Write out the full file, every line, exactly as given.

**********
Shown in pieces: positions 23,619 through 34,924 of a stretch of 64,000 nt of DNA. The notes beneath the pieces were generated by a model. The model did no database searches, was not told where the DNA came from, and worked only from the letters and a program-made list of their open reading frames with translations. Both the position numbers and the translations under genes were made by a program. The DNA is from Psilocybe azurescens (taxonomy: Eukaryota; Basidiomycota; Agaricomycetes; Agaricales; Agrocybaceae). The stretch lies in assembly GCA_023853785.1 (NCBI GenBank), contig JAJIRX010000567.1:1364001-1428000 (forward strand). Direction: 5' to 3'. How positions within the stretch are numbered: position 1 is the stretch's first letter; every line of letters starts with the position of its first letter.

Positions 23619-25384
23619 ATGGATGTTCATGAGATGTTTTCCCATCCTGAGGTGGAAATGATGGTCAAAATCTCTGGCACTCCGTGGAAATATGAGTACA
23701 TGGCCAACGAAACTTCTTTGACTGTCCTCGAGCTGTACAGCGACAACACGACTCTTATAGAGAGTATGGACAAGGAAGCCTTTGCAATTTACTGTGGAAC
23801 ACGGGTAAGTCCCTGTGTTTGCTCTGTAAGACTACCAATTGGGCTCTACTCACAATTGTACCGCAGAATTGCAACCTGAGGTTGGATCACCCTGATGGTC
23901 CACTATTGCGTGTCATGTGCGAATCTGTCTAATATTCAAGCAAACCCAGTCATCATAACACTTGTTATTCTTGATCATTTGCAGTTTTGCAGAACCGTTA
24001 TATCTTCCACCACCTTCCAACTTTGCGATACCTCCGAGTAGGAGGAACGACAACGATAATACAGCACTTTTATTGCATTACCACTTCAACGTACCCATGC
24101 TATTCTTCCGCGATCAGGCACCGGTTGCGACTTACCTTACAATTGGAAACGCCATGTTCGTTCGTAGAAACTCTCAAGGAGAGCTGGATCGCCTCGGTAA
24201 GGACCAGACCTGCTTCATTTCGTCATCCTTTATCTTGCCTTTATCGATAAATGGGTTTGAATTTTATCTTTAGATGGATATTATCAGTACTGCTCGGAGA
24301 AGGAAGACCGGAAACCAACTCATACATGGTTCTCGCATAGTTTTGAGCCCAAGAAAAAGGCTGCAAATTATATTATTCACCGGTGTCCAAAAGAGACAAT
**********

Shown in pieces: positions 23,619 through 34,924 of a stretch of 64,000 nt of DNA. The notes beneath the pieces were generated by a model. The model did no database searches, was not told where the DNA came from, and worked only from the letters and a program-made list of their open reading frames with translations. Both the position numbers and the translations under genes were made by a program. The DNA is from Psilocybe azurescens (taxonomy: Eukaryota; Basidiomycota; Agaricomycetes; Agaricales; Agrocybaceae). The stretch lies in assembly GCA_023853785.1 (NCBI GenBank), contig JAJIRX010000567.1:1364001-1428000 (forward strand). Direction: 5' to 3'. How positions within the stretch are numbered: position 1 is the stretch's first letter; every line of letters starts with the position of its first letter.

Positions 23619-25384
23619 ATGGATGTTCATGAGATGTTTTCCCATCCTGAGGTGGAAATGATGGTCAAAATCTCTGGCACTCCGTGGAAATATGAGTACA
23701 TGGCCAACGAAACTTCTTTGACTGTCCTCGAGCTGTACAGCGACAACACGACTCTTATAGAGAGTATGGACAAGGAAGCCTTTGCAATTTACTGTGGAAC
23801 ACGGGTAAGTCCCTGTGTTTGCTCTGTAAGACTACCAATTGGGCTCTACTCACAATTGTACCGCAGAATTGCAACCTGAGGTTGGATCACCCTGATGGTC
23901 CACTATTGCGTGTCATGTGCGAATCTGTCTAATATTCAAGCAAACCCAGTCATCATAACACTTGTTATTCTTGATCATTTGCAGTTTTGCAGAACCGTTA
24001 TATCTTCCACCACCTTCCAACTTTGCGATACCTCCGAGTAGGAGGAACGACAACGATAATACAGCACTTTTATTGCATTACCACTTCAACGTACCCATGC
24101 TATTCTTCCGCGATCAGGCACCGGTTGCGACTTACCTTACAATTGGAAACGCCATGTTCGTTCGTAGAAACTCTCAAGGAGAGCTGGATCGCCTCGGTAA
24201 GGACCAGACCTGCTTCATTTCGTCATCCTTTATCTTGCCTTTATCGATAAATGGGTTTGAATTTTATCTTTAGATGGATATTATCAGTACTGCTCGGAGA
24301 AGGAAGACCGGAAACCAACTCATACATGGTTCTCGCATAGTTTTGAGCCCAAGAAAAAGGCTGCAAATTATATTATTCACCGGTGTCCAAAAGAGACAAT